Bubble Bath for Toddler

As a mommy blogger, I do sometimes blog about parenting since anything related to it has become my interest ever since my daughter was born. Speaking of toddler,some parents often wonder whether bubble bath is OK for our toddlers. Bubble bath seems like heaven for adults, let alone toddlers. Playing in the bath while catching bubble bath, sometimes pretending it like cream for coffee sounds like a good idea to spend time relaxingly while we clean his or her body. When it comes to parenting, the answer to almost any problems is probably DEPENDING ON your toddler, ( in some cases except pediatricians), you know your toddler better than anyone else.

I have been reading a lot about this topic of bubble bath for toddler, soap for cleansing the body. When my daugher was around 15 months or so, (She is 3,5 years old now) I did give her bubble bath for the first time. The reason was that bubble bath could irritate the girl’s opening to a girl’s urethra (the tube urine comes out of) since the bubble bath whether it’s from a popular brand or ganic one, has some chemical elements on it. As a result, girls may experience painful urination after taking bubble baths. However, as I have stated earlier, that it always depends on the toddler, and the amount of bubble bath you are pouring in the bath where your toddler sit and play. Some toddlers seem fine, and show no signs of problems with bubble bath. But if after one day or even directly after bubble bath, your toddler, especially girls, show painful symptoms when urinating, then it’s an alert that the bubble bath might be the culprit.

I stopped using bubble bath after that horror scream urinating when she was 15 months old. It was absolutely painful to see her in pain like that, if I could, I would have willingly taken her pain that moment. Last week (by the time I am writing, she is 3,5 years old), I let her play with probably a bit too much of babble bath. To my surprise, that horror scream with water tear out of her pretty eyes came back again. I instantly felt guilty. I thought her skin sensibility has changed over time. But I was wrong! (See, this is why I always say that parenting is a life-time education). OK, I was probably wrong too using a bit too much of bubble bath. However, I remember rinsing her body after bathing to cleanse off the bubbles.



I should agree on some articles I read that soap or bubble bath is actually not necessary for toddler, or before puberty since the skin is still sensitive. Besides, in Germany  where the weather is mostly cool during the year, only in the summer is hot (which lasts only 3 months), I do not need to bath my toddler every day because she doesn’t get sweat too often.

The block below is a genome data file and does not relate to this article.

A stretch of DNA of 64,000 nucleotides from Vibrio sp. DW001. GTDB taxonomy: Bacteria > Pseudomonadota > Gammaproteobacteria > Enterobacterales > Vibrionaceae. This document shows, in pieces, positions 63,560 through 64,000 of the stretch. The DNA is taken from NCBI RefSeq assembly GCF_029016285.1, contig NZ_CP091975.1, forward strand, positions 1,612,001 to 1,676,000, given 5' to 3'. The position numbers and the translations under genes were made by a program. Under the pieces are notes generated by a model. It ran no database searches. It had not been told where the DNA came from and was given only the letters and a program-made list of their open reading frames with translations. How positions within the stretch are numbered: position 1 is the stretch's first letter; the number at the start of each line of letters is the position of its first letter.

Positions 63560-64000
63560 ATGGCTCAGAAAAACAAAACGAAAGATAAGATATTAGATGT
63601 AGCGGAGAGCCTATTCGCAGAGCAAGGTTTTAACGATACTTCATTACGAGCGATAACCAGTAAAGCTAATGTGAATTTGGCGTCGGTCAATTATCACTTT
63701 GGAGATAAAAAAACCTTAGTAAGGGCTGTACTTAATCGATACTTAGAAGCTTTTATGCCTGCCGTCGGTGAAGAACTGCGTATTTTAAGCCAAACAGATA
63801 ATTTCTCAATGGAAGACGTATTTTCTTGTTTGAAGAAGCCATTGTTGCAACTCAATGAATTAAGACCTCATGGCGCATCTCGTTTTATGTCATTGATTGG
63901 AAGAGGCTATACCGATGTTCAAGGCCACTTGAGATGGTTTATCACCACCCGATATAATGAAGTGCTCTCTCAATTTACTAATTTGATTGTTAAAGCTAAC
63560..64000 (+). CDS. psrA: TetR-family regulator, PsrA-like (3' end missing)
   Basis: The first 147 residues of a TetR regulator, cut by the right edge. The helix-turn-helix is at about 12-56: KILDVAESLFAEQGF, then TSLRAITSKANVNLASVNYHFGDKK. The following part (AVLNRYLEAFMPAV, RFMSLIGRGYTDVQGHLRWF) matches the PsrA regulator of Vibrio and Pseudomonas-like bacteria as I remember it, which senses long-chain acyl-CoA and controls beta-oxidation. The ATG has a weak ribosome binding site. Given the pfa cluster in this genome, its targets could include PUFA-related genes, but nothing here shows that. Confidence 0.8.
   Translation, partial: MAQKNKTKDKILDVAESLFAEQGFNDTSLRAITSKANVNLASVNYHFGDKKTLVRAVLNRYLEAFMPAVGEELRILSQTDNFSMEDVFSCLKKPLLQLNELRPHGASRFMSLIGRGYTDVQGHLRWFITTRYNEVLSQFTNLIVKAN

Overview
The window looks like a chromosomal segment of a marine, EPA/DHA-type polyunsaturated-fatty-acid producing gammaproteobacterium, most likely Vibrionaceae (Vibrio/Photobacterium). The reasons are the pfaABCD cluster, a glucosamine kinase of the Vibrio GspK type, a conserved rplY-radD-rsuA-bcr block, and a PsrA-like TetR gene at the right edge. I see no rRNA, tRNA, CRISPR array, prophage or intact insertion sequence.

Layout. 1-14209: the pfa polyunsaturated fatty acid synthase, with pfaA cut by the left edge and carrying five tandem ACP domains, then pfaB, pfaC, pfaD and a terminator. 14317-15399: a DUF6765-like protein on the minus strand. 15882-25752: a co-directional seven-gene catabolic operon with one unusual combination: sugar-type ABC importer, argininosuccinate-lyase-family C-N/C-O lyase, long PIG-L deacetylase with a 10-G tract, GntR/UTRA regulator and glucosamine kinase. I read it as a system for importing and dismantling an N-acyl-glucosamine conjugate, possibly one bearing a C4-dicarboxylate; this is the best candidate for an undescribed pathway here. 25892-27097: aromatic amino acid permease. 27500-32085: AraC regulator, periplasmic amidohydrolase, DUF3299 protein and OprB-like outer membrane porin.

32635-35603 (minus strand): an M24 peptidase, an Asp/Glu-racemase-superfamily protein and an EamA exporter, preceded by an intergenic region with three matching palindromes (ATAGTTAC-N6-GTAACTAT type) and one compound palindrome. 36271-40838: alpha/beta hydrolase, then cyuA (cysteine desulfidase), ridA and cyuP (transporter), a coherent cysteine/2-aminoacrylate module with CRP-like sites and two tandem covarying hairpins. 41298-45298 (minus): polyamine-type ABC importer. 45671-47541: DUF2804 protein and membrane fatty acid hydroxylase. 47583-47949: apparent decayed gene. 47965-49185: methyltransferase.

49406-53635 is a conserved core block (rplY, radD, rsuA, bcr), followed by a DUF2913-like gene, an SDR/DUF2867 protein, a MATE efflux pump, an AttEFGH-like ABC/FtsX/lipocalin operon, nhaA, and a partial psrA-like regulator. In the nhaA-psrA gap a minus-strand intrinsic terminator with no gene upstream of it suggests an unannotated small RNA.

I have made decisions and these will be fixedly noted down on the BOOK of RULES for my toddler, until sometimes. I have been doing these, however I need to be more strict with these,or else I would fine myself. Oh by the way, these might be also on your notes if ever your toddler, especially girls (because boys’ genitals are more protected when it comes to bubble bath, or so I read)

  1. NO more bubble bath! For whoever suggests ‘only a little bit’! No way!. I guess my toddler is smart enough to know the reason why bubble bath is banned for her. Poor her? NO! It’s on the other way around, Poor her if she has to be soaked up in that chemical elements that seem to spoil her with a lot of fun.
  2.  Rinse her throrougly after bath, even if the bath is not soapy water.
  3.  Use soap (in my case once in a while) and shampoo  in the last minute of her bath time. So she won’t be sitting in the ‘dirty’ bath-tub too long.
  4. Limit the bath time for 20 minutes at the most. I sometimes get carried away myself, seeing her play glifuly in the bath-tub. Being ‘too long’ like 30 minutes dries out sensitive skin
  5. Keep the vaginal area dry
  6. Teach your toddler proper way of cleaning herself after peeing

References :



3 responses to “Bubble Bath for Toddler

  1. It’s true that susceptibility to urinary or genital irritation from soap varies between individuals. However, once you establish that the individual is sensitive, I would not assume that to change with age, except that some who are sensitive lose that sensitivity by adulthood — for girls usually at or near menarche. On the other hand, I’ve known cases where the individual was NOT sensitive to GU irritation from soap UNTIL adolescence, so the change can go either way. I would not have expected any change before the child is about 10 years old.

    There’s also a lot of difference in propensity to cause GU irritation (chemical vulvitis, vulvovaginitis, or male or female urethritis) according to the product’s formula. I invented a range of foaming formulas that could be used by individuals without causing such irritation for the same degree of exposure that irritated them with other soapy materials.

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